Intest Res Search

CLOSE


Intest Res > Volume 17(1); 2019 > Article
Shim: Recent advance in very early-onset inflammatory bowel disease

Abstract

Recent studies on pediatric inflammatory bowel disease (IBD) have revealed that early-onset IBD has distinct phenotypic differences compared with adult-onset IBD. In particular, very early-onset IBD (VEO-IBD) differs in many aspects, including the disease type, location of the lesions, disease behavior, and genetically attributable risks. Neonatal or infantile-onset IBD develops in less than 1% of pediatric patients. Children with infantile-onset IBD have high rates of affected first-degree relatives and severe disease course. The suspicion of a monogenic cause of VEO-IBD was first confirmed by the discovery of mutations in the genes encoding the interleukin 10 (IL-10) receptors that cause impaired IL-10 signaling. Patients with such mutations typically presented with perianal fistulae, shows a poor response to medical management, and require early surgical interventions in the first year of life. To date, 60 monogenic defects have been identified in children with IBD-like phenotypes. The majority of monogenic defects presents before 6 years of age, and many present before 1 year of age. Next generation sequencing could become an important diagnostic tool in children with suspected genetic defects especially in children with VEO-IBD with severe disease phenotypes. VEO-IBD is a phenotypically and genetically distinct disease entity from adult-onset or older pediatric IBD.

INTRODUCTION

Inflammatory bowel disease (IBD) encompasses a diverse group of complex disorders. There is an increasing amount of evidence that IBD develops in genetically susceptible individuals. Children with IBD not only suffer from the common symptoms of adult-onset IBD, but also exhibit growth failure [1,2]. Studies on pediatric IBD have revealed that early-onset IBD has distinct phenotypic differences compared to adult-onset IBD. Particularly very early-onset IBD (VEO-IBD) or infantile-onset IBD differs in many aspects, including the disease subtypes, location of the lesions, disease behavior, and genetically attributable risks. Several genetic defects that disturb intestinal epithelial barrier function or affect immune function have been noted in patients with VEO-IBD [1,3]. This review examines the currently published data on the clinical and genetic characteristics of VEO-IBD, particularly focused on the VEO-IBD in Korea.

EPIDEMIOLOGY OF PEDIATRIC IBD

IBD can present at any age, with the most affected patients being in the age range of 15 to 29 years [4]. It develops during childhood or adolescence in approximately 25% of the cases [5]. The incidence of pediatric IBD, particularly CD, has been increasing in both developed and developing nations [6]. The annual incidence of pediatric IBD has been increasing in Western countries, with the annual incidence of 2.2–13.3 per 100,000 children [6-8]. In Korea, according to the National Health Insurance Claim Data from 2006 to 2015, the annual incidence of CD is 3.6 per 100,000 at all ages and 5.2 per 100,000 children. The incidence of UC is 7.7 per 100,000 at all ages and 2.4 per 100,000 children. The incidence of CD in teenagers has been increased, while its incidence in children younger than 6 years has remained stable. Neonatal or infantile-onset IBD develops in less than 1% of pediatric patients [9]. The annual incidence of IBD in children younger than 6 years was reported as 0.4 per 100,000 for CD and 0.9 per 100,000 for UC in 2009 in Canada, which had been increased by 7.4% per year since 1994 [7]. However, this increased rate of diagnosis for pediatric IBD might be partially attributable to improvement in awareness and diagnostic accuracy. In a recent French study, VEO-IBD represented 3% of pediatric IBD cases and its incidence remained stable from 1988 to 2011 [10] as in the Korean nationwide data. The stability of the incidence of VEO-IBD over time implies that this disease might not be strongly influenced by environmental factors.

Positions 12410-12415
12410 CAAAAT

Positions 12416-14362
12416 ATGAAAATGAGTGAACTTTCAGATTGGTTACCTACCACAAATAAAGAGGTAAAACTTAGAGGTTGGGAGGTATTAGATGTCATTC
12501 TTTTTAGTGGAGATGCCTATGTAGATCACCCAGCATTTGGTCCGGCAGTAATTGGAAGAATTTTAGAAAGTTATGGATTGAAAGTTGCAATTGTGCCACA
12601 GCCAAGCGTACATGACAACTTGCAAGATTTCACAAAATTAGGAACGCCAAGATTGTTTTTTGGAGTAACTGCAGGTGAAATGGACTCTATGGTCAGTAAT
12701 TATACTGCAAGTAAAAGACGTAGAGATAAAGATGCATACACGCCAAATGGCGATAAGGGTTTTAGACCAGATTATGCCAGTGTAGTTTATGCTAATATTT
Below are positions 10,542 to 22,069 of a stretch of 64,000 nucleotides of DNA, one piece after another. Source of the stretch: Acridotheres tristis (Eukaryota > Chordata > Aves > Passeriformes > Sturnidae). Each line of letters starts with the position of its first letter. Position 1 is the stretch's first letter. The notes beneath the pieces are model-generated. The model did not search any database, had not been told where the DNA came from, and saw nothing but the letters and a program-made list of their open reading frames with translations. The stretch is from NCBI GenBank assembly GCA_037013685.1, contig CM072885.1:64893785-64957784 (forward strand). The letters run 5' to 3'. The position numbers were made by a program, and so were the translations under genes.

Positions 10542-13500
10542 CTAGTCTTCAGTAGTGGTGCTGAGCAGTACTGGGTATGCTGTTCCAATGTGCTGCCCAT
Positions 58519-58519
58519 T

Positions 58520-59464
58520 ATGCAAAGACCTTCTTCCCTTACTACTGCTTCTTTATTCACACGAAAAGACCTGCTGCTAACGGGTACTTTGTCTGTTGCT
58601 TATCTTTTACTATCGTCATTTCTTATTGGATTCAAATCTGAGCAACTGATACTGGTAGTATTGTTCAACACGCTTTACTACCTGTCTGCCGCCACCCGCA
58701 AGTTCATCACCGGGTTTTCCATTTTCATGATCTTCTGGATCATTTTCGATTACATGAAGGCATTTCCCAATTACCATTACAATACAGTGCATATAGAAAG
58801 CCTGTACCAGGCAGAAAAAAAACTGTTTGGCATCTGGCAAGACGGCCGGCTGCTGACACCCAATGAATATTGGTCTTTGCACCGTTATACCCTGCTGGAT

AGE OF ONSET

The pediatric Paris classification uses an age cutoff of <10 years (A1a) [11] because of the paucity of ileal involvement, serological characteristics in CD, and pancolitis in UC. Children with neonatal-onset IBD or infantile-onset IBD have high rates of affected first-degree relatives, a severe disease course, and a high rate of resistance to immunosuppressive treatment. Recently, subgroups of pediatric-onset IBD (<17 years), early onset IBD (<10 years), VEO-IBD (<6 years), infantile onset IBD (<2 years), and neonatal onset IBD (<28 days) have been suggested (Table 1) based on the phenotypic characteristics including disease location and severity, in addition to the presence of monogenic defects [3,12].

GENETICS OF VEO-IBD

Genetic predisposition might play an important role in development of IBD particularly in young children. Twin and family studies suggested that the risk of developing CD in another sibling is 26-fold higher than in an unrelated person, compared with a 9-fold increase for UC development [13]. Large-scaled genome-wide association studies (GWAS) have detected 250 single-nucleotide polymorphisms associated with IBD, and a recent trans-ancestry association study identified 38 additional new loci influencing the risk of developing IBD [14,15]. Ethnic differences have also been reported, since NOD2/CARD15 was reported as a susceptible gene locus in Caucasians, but not in Asians, while ATG16L2 and IL17REL were reported as susceptible loci in Korean [16]. A GWAS in children showed similar results as in adults [17]. Older children and adults shares similar polygenic forms of IBD. The main limitation of GWAS is that the evidence of causality is largely absent and it tend to find common variants, so it may overlook functionally detrimental variations imposed by rare mutations. VEO-IBD patients may carry a wide spectrum of low frequency gene variants.